The real reason why Israel takes Hol HaMoed off as a holiday is in fact because, when your seder ends at 4am and you don’t get home ’till 6am and then you sleep on and off ’till 3pm (and thus are awake the following 4am), you realize that you’re gonna need a whole dang week to get your body clock back on some sort of respectable schedule.
That, and, of course, it’s Hol HaMoed, duh.
Oogh. Some of us are simply not intended to be nocturnal people.
Yes, also not a night person. Seder, though lovely, kicked my butt, sleep schedule-ly speaking. M is discovering how important it is to get me to bed on time. 🙂
Seders with kids, my wife and I are discovering, are a whole different kind of animal. Now, instead of emulating the rabbis who stayed up all night retelling the story (until their students came in, etc etc), we have a very experiential seder with costumes and a fake red sea and pyramid-building relays… as if we were slaves in Egypt says the Haggadah, right? I’ll tell you what — it doesn’t go to 4 am anymore!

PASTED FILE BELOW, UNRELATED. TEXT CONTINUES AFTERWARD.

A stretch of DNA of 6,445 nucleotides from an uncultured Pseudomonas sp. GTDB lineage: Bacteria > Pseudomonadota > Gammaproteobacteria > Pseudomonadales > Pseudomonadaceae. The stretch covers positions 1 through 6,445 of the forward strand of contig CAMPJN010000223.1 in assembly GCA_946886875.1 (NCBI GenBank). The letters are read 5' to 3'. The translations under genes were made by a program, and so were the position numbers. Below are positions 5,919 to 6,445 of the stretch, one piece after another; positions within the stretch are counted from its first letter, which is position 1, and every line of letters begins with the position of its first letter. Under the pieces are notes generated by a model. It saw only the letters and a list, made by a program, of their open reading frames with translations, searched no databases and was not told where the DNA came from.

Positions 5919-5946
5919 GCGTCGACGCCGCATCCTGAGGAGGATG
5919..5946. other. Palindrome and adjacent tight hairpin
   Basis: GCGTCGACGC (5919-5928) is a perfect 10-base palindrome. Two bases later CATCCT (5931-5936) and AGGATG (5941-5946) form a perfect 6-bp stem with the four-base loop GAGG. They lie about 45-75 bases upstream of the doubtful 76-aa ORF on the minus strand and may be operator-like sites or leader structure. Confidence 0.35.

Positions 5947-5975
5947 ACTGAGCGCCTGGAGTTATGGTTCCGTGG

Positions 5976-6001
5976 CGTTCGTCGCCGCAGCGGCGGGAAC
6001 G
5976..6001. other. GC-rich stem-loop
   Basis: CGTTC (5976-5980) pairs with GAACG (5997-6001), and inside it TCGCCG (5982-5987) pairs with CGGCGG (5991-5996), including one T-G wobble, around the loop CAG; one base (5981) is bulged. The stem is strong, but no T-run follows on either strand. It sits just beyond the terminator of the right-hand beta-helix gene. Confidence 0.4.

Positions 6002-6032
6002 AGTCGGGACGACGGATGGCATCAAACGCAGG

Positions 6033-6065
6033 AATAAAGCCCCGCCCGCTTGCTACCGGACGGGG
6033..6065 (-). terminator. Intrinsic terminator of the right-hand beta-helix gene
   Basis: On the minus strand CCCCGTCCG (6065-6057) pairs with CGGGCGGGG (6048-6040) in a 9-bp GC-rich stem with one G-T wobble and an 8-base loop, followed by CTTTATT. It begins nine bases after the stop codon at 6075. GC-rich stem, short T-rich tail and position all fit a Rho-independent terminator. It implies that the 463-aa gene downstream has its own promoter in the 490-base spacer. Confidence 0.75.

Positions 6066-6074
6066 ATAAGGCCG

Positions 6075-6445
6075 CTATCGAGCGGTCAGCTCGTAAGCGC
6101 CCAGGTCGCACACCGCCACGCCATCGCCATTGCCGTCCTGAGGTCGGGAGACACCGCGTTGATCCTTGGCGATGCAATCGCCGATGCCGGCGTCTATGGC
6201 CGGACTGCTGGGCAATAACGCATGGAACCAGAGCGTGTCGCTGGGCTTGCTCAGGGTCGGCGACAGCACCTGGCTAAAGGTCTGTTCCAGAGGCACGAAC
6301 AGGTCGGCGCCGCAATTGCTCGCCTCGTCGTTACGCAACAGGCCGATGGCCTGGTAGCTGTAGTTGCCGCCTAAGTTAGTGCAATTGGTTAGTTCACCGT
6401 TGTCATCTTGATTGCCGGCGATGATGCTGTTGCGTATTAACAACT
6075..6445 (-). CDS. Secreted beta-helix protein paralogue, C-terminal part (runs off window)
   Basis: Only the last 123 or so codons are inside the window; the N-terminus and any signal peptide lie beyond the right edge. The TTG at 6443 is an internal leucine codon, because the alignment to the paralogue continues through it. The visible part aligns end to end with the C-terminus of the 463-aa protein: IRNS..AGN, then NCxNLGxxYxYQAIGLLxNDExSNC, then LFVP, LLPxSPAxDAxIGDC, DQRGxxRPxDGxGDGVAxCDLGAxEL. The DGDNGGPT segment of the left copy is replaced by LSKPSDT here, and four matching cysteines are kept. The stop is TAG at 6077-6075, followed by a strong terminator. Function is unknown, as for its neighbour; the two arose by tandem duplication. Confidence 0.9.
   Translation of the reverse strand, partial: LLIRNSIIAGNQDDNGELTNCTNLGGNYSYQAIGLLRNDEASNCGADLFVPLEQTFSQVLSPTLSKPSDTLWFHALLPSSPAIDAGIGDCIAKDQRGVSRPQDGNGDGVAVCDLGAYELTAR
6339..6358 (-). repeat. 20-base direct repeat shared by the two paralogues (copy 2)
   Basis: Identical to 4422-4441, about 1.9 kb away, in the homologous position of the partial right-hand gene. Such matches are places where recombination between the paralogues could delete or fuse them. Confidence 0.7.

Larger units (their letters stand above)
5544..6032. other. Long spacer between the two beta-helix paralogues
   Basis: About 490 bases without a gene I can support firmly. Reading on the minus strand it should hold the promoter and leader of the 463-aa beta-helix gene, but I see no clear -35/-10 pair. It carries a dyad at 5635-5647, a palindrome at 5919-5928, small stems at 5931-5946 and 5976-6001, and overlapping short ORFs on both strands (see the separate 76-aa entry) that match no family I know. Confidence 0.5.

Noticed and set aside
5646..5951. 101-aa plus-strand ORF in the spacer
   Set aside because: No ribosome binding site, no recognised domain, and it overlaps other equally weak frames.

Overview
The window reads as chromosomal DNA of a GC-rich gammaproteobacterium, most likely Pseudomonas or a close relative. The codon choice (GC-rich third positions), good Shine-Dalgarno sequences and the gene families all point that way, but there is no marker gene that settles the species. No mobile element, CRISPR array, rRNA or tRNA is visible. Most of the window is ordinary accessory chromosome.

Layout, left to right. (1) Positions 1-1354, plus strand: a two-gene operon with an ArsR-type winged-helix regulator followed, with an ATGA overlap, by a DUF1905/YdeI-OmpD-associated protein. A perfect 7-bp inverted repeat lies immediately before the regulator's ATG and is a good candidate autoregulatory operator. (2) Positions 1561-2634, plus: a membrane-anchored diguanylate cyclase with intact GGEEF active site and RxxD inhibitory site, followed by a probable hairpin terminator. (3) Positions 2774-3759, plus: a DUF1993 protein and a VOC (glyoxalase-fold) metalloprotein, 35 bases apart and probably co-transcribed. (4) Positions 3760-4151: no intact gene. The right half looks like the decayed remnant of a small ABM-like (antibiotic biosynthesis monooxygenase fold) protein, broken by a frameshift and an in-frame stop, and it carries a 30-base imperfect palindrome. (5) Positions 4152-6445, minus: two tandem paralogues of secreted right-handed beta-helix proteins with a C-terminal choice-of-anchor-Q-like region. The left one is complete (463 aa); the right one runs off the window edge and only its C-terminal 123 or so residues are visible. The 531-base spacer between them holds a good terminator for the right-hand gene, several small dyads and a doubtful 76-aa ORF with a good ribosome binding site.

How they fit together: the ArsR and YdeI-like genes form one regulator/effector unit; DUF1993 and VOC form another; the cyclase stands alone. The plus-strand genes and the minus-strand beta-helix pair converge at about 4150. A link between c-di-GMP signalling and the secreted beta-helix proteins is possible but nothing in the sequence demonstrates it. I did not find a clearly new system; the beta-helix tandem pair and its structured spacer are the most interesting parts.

Oh, no, this was a seder with loooots of kidlings, aged anywhere from 6months on up. They just ran around until they had no more running in them (we managed to do both grownup Torah seder and crazy kid activity seder at the same time, somehow), and then crashed when they had to crash. The living room was littered with little sleeping people by the end.